Lou Williams

Associate Professor

Lou WilliamsOffice: 202 Eisenhower Hall
Email:lwill@k-state.edu

My interests as a historian are directly related to growing up in the deep South during the turbulent years of the Civil Rights Movement. Watching with horror as my hometown-Birmingham-seethed then exploded with racial tension, I experienced a deep need to understand. Hence my research and the classes I teach explore the Constitutional and racial issues of American history. My first book, The Great South Carolina Ku Klux Klan Trials, 1871-1872, grapples with the problems of Reconstruction in South Carolina and the failure of the U.S. Government under the 14th and 15th Amendments to sustain a rule of law strong enough to protect the former slaves as citizens. I am currently completing a book that examines the federal government's ongoing efforts to protect African American voting rights after the formal end of Reconstruction in 1877.

Select Publications

Introduction to Bitter Freedom: William Stone's Record of Service in the Freedmen's Bureau. University of South Carolina Press, 2008.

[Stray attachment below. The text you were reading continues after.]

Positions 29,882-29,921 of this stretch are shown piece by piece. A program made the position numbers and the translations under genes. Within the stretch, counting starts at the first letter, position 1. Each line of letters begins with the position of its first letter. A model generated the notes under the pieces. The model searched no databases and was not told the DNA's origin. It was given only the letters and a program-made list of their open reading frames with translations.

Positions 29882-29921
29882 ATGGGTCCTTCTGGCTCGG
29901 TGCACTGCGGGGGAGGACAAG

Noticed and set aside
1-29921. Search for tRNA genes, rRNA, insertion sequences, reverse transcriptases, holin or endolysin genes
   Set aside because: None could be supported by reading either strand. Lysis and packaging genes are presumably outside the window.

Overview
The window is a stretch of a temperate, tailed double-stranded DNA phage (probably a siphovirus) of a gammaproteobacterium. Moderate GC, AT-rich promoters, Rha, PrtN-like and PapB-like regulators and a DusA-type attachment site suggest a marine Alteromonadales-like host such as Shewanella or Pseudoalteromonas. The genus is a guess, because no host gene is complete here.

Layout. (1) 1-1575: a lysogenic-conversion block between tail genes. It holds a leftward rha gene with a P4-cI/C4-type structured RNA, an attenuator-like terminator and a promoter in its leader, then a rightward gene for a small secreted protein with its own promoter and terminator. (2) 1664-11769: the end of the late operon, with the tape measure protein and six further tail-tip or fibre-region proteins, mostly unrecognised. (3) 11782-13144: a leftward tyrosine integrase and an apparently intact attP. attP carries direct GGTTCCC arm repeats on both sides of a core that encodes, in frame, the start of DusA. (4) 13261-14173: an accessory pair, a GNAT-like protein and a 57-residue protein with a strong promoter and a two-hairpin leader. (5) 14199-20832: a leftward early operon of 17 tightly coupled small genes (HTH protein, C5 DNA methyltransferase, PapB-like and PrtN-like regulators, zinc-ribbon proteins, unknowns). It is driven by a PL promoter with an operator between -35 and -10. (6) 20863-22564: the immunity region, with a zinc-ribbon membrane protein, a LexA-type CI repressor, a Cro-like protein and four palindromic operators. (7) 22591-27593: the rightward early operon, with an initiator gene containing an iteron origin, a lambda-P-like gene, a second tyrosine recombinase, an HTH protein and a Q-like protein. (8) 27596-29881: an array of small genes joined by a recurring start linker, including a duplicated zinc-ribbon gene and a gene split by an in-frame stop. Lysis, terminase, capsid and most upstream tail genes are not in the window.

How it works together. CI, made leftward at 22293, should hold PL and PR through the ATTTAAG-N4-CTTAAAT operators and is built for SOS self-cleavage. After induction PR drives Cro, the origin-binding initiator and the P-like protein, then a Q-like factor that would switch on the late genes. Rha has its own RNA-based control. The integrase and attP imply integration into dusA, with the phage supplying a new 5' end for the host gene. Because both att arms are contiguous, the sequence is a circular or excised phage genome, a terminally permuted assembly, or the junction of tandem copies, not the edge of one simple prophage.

The Great South Carolina Ku Klux Klan Trials, 1871-1872. University of Georgia Press, 1996.

"The Ellenton Riot Case and Federal Enforcement of Black Rights in post-Redemption South Carolina," in Donald G. Nieman and Christopher Waldrep, Race and Criminal Justice in the American South, 1800-1900. University of Georgia Press, 2000.

"The South Carolina Ku Klux Klan Trials and Enforcement of Federal Rights, 1871-1872." Civil War History 39 (March 1993).

Courses Taught
  • HIST 554: Southern History
  • HIST 555: American Constitutional History
  • HIST 556: Bill of Rights in American History
  • HIST 533: Gilded Age
  • HIST 586: Advanced Undergraduate Seminar
  • HIST 908: Nineteenth Century United States
  • HIST 984: Topics in Southern History
  • HIST 984: Topics in American Constitutional History